Spend it Better: Creating a better world as we emerge from the pandemic

In her new weekly column, Catherine Cleary looks at how we can use our spending power to look after the world, and each other

The urge to nurture things during the pandemic gave us a better understanding of how the nurturing nurtures us back. Photograph: iStock

The urge to nurture things during the pandemic gave us a better understanding of how the nurturing nurtures us back. Photograph: iStock

 

Start the world I want to get on again, at a different speed and with new music. I’m excited to see what we will do when we can gather in rooms together. Yet I love what we have cobbled together in the meantime: the greatness of the outdoors, rediscovered parks, sea swims, talking about real things, chatty front gardens and footpaths, how the small stuff sloughed off us like dead skin and what was vital snapped into view.

Joy is coming, we say. Gratification delayed bloody long enough. Pass me the marshmallow. Pass me all the marshmallows. We’re a tetchy herd of heifers butting woolly heads on a locked steel gate. What will we do when this meantime time ends?

Who has the stomach to ask, as the WHO’s Mike Ryan did at a Trocaire conference, whether we can return to the dizzy spin of writing cheques for future generations? Talk to any environmentalist before Covid and there was the big impossibility: mass behaviour change. When so many of us can live like there’s no tomorrow why would we dial back consumption? Use and toss is so much easier than care and repair.

A stop has been put to our gallop. The sacrifices demanded of us were a steep learning curve about responsible adulting. We’ve seen mass behaviour change, billions of people choosing kindness and throwing shoulders to the dead weight of this horrible wheel.

Inevitably the story frayed. We got tired and lonely and berated ourselves for the innocence of believing in each other. The storytellers got bored of the same old same old.The mass kindness project, they said, was single use, obsolescence built-in.

We are a huge messy family facing our deep-rooted dysfunction and trying to fix it.

Bertie was wrong. We didn’t all party during the boom. But we are all suffering during Covid, unequally in so many ways. Yet there is a sameness to the misery whether it’s mild dread, fever dreams, the sight of places and people hollowed out, the wretchedness of a ten-person funeral or the ache of social distance. Suffering has thinned our skins. Anguish feels more visceral. The deaths of George Floyd and Sarah Everard spark online outpourings of love and rage. It feels like a real hinge moment. We are a huge messy family facing our deep-rooted dysfunction and trying to fix it.

So much was broken before this catastrophe. I wept at the last largest school strike when a woman took to the mic to tell the army of children that they could stand down. The grown-ups, she said, were here now. Nearly a year later I told the story at a permaculture course on Suzie and Mike Cahn’s small farm in Wicklow. “There was this woman,” I said, eyes prickling again as I talked about how moving it felt. “And that,” Suzie said pausing for effect, “would have been me.” She was the woman whose words shifted something in me. We are all connected.

I have spent the last year surrounded (often virtually) by people working to move the needle from individual success to shared communities of thriving. So many bright people are trying to figure out how to nudge our dopamine-laced joy of shopping towards a model that will put more in than it takes out. A whole ecosystem of social enterprise is blossoming. Can we buy the change we want to see?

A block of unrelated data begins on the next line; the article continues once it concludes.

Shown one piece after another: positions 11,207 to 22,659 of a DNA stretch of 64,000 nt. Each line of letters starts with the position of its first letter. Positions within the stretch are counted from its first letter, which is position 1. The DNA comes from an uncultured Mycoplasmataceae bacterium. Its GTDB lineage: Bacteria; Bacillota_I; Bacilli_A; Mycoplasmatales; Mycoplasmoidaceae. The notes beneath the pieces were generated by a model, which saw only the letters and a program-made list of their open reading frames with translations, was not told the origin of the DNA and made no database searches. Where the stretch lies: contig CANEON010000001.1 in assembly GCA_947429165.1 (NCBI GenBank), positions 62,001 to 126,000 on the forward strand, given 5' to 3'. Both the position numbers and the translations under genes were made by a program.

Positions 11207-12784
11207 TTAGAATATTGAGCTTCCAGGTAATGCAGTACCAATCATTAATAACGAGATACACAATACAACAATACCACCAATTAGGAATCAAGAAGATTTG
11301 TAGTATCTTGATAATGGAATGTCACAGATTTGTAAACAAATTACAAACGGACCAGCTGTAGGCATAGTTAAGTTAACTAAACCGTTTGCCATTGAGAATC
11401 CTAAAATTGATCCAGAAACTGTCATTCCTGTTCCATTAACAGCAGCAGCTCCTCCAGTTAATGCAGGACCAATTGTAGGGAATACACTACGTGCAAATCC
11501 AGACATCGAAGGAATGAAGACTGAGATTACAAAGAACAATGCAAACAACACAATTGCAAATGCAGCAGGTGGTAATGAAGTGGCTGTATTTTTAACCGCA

We have become kinder consumers. Yes lockdown made Bezos a bazillionaire but it also poured money into small producers and local businesses. We liked sending money through the air to someone who does a happy dance when an order drops into their inbox. The urge to nurture things gave us a better understanding of how the nurturing nurtures us back. Gardens gave us our victories, last summer’s tomato harvest on a WhatsApp group still a pinnacle of achievement. The mass kindness story might have grown threadbare but the kindness didn’t evaporate. It went underground and spread its tendrils.

If I do form an eco-order it will be called the Sisters of Clarity. Our mission will be to hack our way through the green guff and figure out how to pay it forward

And we can access a whole new set of kindness muscles. Those of us lucky enough to have money to spend are looking for ways to share that luck. We have to demand that our leaders put the cost of damaging consumption at the doors of the companies profiting obscenely from our destruction. We will look for ways to be part of a kindness economy. The Don Drapers of Madison Avenue appropriated human yearning and melded it to the desire for stuff. It’s a toxic relationship we have to untangle. We are not what we own and Covid has taught us that we are nothing without each other. Investing in young people, giving marginalised people new voices, strengthening the mesh of kindness so the next time catastrophe or opportunity comes we are more prepared. These have to be our priorities now.

But I will resist the urge to preach, to channel my Mother (Earth) Superior. If I do form an eco-order it will be called the Sisters of Clarity. Our mission will be to hack our way through the green guff and figure out how to pay it forward.

I will be writing about the ways I’ve been finding to do this in my own life as well as looking at the bigger picture, everything from running shoes to agricultural run-off. It’s not so much a sustainability column as a regeneration one because no-one wants to sustain a world as depleted as the one we’re in now. We want to build back happier. We’re calling it Spend it Better, read it here every week.

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